Espresso Glazed Baked Pumpkin Donuts
Espresso Glazed Baked Pumpkin Donuts are healthier pumpkin spice donuts dipped in a luscious espresso glaze. They’re the perfect morning wake-up call!
Well, good morning! It’s a good morning indeed, because we’ve got donuts and coffee covered in one fail swoop. These donuts, my friends, are the fall breakfast of champions. 🙂
Let’s just get one thing straight — these Espresso Glazed Baked Pumpkin Donuts weren’t inspired by the almighty PSL (aka pumpkin spice latte). Why? Because I’m not a fan of PSL’s because they’re usually too sweet for me and taste on the artificial side (unless they’re my Homemade Pumpkin Spice Latte).
These donuts were born because of my love of drinking espresso in the morning (every morning), and a few years ago I realized how delicious it was with pumpkin waffles….pumpkin muffins…and pumpkin coffee cake!
And the pumpkin granola that I haven’t posted yet.
Pumpkin and espresso is a thang!
I haven’t made donuts in a really long while, so it was definitely time. This donut recipe is healthier, yet still so light and fluffy. There’s Greek yogurt and minimal sugar in the donut itself, because we’re saving ourselves for that coffee glaze.
Life is full of trade-offs, and this is one that I’ll happily make.
I make espresso every morning using the pour-over method ever since my espresso machine died. It’s nice and stout, which is what we need for this glaze to give us big coffee flavor.
You can easily use instant espresso powder and hot water by following the instructions on the label, or a couple of tablespoons of any strong brewed coffee you have leftover in your coffee pot.
This recipe makes exactly 6 donuts, which wasn’t enough to keep these around very long. I definitely recommend doubling the recipe…that way you’ll be able to wake up to coffee and donuts a few extra mornings.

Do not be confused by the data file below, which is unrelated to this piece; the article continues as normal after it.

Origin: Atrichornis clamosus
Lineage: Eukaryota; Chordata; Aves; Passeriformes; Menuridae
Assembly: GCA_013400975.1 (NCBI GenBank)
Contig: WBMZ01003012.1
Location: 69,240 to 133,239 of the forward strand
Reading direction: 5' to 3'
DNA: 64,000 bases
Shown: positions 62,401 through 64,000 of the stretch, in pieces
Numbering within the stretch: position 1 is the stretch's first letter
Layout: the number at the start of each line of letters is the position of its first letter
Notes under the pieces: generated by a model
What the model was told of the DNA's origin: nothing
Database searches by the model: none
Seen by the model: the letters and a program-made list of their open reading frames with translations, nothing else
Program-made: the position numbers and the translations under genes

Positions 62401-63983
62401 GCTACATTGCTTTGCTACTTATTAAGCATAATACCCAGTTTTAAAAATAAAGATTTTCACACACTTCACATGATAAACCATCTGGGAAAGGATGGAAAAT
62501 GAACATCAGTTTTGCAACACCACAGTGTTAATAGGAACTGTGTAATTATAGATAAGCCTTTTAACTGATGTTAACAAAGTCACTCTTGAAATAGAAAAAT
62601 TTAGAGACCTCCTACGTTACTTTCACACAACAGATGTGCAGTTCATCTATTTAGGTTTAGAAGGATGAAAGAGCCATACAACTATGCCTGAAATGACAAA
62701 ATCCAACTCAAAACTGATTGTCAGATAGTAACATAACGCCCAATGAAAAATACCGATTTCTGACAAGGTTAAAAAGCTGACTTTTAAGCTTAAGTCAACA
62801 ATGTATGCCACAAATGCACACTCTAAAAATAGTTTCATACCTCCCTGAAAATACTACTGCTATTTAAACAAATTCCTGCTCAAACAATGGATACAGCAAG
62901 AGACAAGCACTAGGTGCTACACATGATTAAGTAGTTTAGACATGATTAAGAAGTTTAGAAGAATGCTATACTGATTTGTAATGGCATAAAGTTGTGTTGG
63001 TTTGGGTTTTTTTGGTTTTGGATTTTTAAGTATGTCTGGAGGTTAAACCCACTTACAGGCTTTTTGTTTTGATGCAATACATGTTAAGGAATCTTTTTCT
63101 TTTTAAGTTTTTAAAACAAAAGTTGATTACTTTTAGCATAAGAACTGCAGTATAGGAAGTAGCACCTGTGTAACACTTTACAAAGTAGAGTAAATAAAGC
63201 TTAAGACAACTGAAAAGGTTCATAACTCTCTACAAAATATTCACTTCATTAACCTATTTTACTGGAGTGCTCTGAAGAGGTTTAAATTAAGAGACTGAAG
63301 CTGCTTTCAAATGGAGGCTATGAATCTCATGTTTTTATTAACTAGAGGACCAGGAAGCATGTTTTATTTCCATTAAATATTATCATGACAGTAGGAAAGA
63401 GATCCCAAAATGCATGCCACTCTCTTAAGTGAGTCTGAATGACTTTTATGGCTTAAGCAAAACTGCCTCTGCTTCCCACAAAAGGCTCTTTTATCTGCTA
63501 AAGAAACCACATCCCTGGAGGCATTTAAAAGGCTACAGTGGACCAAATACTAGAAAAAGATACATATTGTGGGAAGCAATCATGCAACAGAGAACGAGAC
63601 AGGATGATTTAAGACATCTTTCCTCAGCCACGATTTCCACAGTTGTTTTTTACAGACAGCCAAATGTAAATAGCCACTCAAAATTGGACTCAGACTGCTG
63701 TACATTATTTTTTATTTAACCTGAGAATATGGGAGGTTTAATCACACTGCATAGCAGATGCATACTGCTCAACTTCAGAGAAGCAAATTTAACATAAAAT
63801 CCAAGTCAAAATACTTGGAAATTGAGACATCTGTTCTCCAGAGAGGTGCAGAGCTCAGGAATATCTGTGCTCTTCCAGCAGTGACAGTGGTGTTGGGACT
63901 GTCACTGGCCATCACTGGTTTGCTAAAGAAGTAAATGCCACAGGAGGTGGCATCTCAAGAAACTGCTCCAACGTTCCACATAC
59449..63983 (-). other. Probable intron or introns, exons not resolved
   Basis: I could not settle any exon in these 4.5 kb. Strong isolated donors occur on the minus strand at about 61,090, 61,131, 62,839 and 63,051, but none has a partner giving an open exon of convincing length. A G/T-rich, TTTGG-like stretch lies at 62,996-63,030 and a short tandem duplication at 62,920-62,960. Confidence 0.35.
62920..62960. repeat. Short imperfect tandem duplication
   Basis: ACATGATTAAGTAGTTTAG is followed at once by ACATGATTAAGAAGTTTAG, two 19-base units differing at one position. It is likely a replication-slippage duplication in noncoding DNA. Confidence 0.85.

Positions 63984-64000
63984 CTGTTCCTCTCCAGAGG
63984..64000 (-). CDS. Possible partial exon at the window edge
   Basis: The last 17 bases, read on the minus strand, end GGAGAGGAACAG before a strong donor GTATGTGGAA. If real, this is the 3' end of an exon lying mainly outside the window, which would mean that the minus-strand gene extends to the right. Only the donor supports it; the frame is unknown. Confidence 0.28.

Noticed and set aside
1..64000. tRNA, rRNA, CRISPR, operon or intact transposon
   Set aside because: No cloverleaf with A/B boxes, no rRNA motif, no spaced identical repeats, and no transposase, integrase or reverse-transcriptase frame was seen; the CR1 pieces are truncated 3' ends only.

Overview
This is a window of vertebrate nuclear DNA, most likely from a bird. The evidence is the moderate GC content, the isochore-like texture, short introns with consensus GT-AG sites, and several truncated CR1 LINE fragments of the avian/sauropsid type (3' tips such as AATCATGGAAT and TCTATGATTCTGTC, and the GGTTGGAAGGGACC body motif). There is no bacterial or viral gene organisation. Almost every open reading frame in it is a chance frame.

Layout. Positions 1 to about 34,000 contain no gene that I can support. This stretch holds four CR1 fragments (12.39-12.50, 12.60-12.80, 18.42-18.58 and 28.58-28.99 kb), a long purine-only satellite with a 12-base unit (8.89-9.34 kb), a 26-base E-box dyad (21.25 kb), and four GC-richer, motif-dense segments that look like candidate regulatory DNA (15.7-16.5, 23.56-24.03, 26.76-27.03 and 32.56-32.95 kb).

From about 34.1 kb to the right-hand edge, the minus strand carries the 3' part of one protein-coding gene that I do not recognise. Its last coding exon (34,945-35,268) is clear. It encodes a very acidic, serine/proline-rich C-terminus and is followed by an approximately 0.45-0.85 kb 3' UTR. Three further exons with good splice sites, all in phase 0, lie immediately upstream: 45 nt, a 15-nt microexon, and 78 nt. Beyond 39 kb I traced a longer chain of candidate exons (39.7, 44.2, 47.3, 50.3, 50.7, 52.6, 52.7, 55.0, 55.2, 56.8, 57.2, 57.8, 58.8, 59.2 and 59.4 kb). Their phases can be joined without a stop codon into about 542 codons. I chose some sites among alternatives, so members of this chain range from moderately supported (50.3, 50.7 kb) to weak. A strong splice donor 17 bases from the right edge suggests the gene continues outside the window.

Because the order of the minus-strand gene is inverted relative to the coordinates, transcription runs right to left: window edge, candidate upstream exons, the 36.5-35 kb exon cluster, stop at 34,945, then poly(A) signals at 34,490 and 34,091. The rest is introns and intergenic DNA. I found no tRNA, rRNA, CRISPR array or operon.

They are healthier after all, and they’re every bit as delicious as the real thing. 🙂
More pumpkin recipes you’ll love:
Pumpkin smoothie by Budget Bytes
Espresso Glazed Baked Pumpkin Donuts
For the donuts:
- 1 cup all purpose flour
- 1 teaspoon baking powder
- 1/4 teaspoon baking soda
- 1/2 teaspoon ground cinnamon
- 1/2 teaspoon pumpkin pie spice
- 1/4 teaspoon salt
- 1 large egg
- 3 tablespoons canola oil
- 1/3 cup brown sugar packed
- 1/2 cup pumpkin puree not pumpkin pie filling
- 1/4 cup skim milk I used 1%
- 2 tablespoons plain Greek yogurt
- 1/2 teaspoon pure vanilla extract
For the glaze:
- 1 cup powdered sugar sifted
- 1 tablespoon skim milk
- 2 tablespoons espresso or strong brewed coffee*
Prepare the donuts:
- Preheat the oven to 400 degrees. Spray the (6) cavities of a donut pan with cooking spray and set aside.
- In a medium bowl, whisk together the flour, baking powder, baking soda, spices, and salt. Set aside.
- In a medium bowl, whisk together the egg, oil, and sugar vigorously until frothy, about 1 minute. Whisk in the pumpkin, milk, Greek yogurt, and vanilla until well combined.
- Stir the wet ingredients into the dry ingredients just until combined, and divide evenly among the (6) cavities in the donut pan. I found it's easiest to place the batter in a ziplock bag, snip off a corner, and pipe it in. Bake for 10-12 minutes or until the tops spring back when pressed gently or a toothpick inserted into the center comes out clean. Cool for 10 minutes in the pan, then remove from the pan and transfer to a wire rack and cool completely.
Prepare the glaze:
- Place a sheet of waxed paper underneath the wire rack. Place the powdered sugar, milk, and coffee into a small bowl and whisk together vigorously until smooth. If you like a thicker glaze, add a couple tablespoons more powdered sugar. Dip the top of each donut into the glaze, and place on the wire rack. Repeat with the remaining donuts and let stand at room temperature until the glaze has set. Serve and enjoy!
- To make these donuts whole grain, use 2/3 cup all purpose and 1/3 cup whole wheat flour.
- The Greek yogurt may be substituted with sour cream.
- Instant espresso powder may be used for the glaze -- simply follow the instructions on the back of the label.
Nutrition is estimated using a food database and is only intended to be used as a guideline for informational purposes.